|Do you know where your variables are?|
Re: How good is Perl for AI?by stefan k (Curate)
|on Nov 06, 2001 at 21:26 UTC||Need Help??|
Well, the last time I started a new project (for my PhD) I chose ruby. Until today I felt quite content with it. Many of the things I wanted to do were implemented quite fast and in a way it's almost as much fun coding in ruby as it is coding in perl.
Today, though, I set some internal variables of my machine to real values (like setting the size of a population from 3 for testing purposes to 100 to start something like a real world problem) and BOOM it crashes on my head segfaulting at various places throughout the programm (depending on the settings of my variables).
Consulting the comp.lang.ruby newsgroup produced a similar backtrace to mine but no real solution. I'm now hoping for an email of a poster on that group.
Why I'm telling all this crap? Well, first off just to get it off my brain (thank you for listening - it already feels a bit better now :-). The second point is that perl has got a huge code base plus an almost as huge coder base plus the PerlMonks community to call for help, perl has a long history in which it was used in many projects of different sizes (thus it is probable that it works with lots of data just as it does with small amounts) plus there are already a few AI modules available.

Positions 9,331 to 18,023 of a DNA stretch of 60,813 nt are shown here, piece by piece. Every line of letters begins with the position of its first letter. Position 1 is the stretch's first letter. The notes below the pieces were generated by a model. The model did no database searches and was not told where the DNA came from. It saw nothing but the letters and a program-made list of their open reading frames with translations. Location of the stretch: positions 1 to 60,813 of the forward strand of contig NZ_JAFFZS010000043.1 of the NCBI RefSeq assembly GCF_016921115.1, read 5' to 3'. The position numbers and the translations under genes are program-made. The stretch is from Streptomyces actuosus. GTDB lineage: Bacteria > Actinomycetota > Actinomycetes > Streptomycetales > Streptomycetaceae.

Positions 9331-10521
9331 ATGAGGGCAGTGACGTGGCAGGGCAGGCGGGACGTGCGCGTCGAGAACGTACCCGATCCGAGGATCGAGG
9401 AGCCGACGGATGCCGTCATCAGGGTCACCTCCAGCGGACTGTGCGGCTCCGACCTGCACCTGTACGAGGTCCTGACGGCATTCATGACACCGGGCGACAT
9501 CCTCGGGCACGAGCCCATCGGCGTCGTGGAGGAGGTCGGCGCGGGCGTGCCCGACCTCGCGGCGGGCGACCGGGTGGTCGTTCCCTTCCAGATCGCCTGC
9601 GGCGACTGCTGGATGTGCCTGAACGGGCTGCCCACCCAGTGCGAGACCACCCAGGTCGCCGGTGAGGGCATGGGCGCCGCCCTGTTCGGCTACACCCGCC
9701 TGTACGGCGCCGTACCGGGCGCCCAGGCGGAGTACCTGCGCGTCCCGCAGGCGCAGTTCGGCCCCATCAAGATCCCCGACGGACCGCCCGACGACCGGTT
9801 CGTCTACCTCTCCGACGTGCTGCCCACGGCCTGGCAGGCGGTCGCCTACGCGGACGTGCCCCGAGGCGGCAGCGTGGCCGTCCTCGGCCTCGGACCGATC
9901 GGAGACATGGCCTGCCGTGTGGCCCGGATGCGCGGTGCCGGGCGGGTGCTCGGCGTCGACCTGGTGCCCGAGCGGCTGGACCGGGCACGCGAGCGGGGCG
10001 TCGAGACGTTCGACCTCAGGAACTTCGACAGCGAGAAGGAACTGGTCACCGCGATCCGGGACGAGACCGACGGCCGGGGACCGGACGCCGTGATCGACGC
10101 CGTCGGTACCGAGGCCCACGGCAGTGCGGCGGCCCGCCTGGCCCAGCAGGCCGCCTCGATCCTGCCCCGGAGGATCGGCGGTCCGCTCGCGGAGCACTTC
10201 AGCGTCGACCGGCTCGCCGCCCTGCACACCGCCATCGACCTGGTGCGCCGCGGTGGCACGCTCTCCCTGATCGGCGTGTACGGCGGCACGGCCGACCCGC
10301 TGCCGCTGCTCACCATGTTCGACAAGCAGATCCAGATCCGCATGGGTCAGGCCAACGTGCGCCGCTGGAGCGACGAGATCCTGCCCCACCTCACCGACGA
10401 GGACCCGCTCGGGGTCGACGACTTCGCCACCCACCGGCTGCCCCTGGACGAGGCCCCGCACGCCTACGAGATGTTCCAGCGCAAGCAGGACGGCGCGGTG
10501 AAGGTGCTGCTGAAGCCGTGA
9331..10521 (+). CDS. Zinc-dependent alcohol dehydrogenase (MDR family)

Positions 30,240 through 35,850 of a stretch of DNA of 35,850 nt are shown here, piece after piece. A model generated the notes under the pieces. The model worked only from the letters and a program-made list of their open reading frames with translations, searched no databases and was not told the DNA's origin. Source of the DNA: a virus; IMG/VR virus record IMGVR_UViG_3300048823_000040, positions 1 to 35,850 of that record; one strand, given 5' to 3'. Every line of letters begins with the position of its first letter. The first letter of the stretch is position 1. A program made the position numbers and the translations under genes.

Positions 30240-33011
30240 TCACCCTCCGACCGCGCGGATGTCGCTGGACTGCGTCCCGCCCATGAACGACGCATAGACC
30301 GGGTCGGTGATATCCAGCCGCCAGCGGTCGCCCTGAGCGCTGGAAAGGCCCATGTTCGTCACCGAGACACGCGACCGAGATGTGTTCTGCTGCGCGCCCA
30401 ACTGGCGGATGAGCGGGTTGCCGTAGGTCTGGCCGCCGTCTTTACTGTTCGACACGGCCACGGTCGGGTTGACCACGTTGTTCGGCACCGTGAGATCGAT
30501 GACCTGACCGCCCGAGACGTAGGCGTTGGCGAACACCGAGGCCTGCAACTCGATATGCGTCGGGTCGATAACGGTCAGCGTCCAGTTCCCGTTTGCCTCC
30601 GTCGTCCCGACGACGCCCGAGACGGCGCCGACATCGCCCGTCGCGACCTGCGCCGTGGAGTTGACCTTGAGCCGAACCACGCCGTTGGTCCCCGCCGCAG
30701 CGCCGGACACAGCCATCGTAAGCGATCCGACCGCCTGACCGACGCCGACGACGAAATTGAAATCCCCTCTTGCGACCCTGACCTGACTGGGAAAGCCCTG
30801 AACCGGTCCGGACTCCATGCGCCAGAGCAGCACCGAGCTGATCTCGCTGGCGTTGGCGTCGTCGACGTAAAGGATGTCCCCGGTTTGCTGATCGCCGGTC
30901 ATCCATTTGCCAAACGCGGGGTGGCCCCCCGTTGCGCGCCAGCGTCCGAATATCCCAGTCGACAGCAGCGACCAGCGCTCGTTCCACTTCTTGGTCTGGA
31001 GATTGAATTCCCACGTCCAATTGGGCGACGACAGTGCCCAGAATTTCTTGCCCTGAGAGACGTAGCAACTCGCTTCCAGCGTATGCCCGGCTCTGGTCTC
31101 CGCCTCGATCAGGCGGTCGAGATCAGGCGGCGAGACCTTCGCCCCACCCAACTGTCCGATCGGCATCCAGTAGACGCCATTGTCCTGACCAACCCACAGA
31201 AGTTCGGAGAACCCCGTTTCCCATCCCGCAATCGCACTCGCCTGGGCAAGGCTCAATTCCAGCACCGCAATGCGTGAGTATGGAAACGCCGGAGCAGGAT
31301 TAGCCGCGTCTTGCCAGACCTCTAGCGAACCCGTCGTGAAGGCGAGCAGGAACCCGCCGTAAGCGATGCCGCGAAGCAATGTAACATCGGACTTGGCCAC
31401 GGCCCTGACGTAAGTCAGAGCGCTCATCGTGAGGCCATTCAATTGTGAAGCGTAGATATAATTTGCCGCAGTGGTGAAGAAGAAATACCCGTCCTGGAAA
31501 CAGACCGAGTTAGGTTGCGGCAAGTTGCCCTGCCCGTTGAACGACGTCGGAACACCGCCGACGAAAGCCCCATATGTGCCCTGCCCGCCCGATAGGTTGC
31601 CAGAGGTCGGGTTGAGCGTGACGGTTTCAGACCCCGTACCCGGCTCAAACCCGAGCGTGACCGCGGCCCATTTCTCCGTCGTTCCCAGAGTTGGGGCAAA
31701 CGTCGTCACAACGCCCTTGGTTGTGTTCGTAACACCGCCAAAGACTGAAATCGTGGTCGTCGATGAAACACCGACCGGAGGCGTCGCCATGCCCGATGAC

Taking into account that many AI problems have been adressed with C (or C++) it should be possible to do just that in perl. I once taught a pupil some first steps in programming (she didn't know anything!) and because we had just a week or so I chose perl. At the end we wrote hello_world as a small and simple genetic algorithm. The next week I released the module to PM. That was AI (GA), it was easy and it worked. I think it should be possible to do other things in perl, too.
As a matter of fact just today I regret having started ruby the other day (but that may change tomorrow when I maybe get a solution, who knows?)
Uh, and you got eval for GP *grin*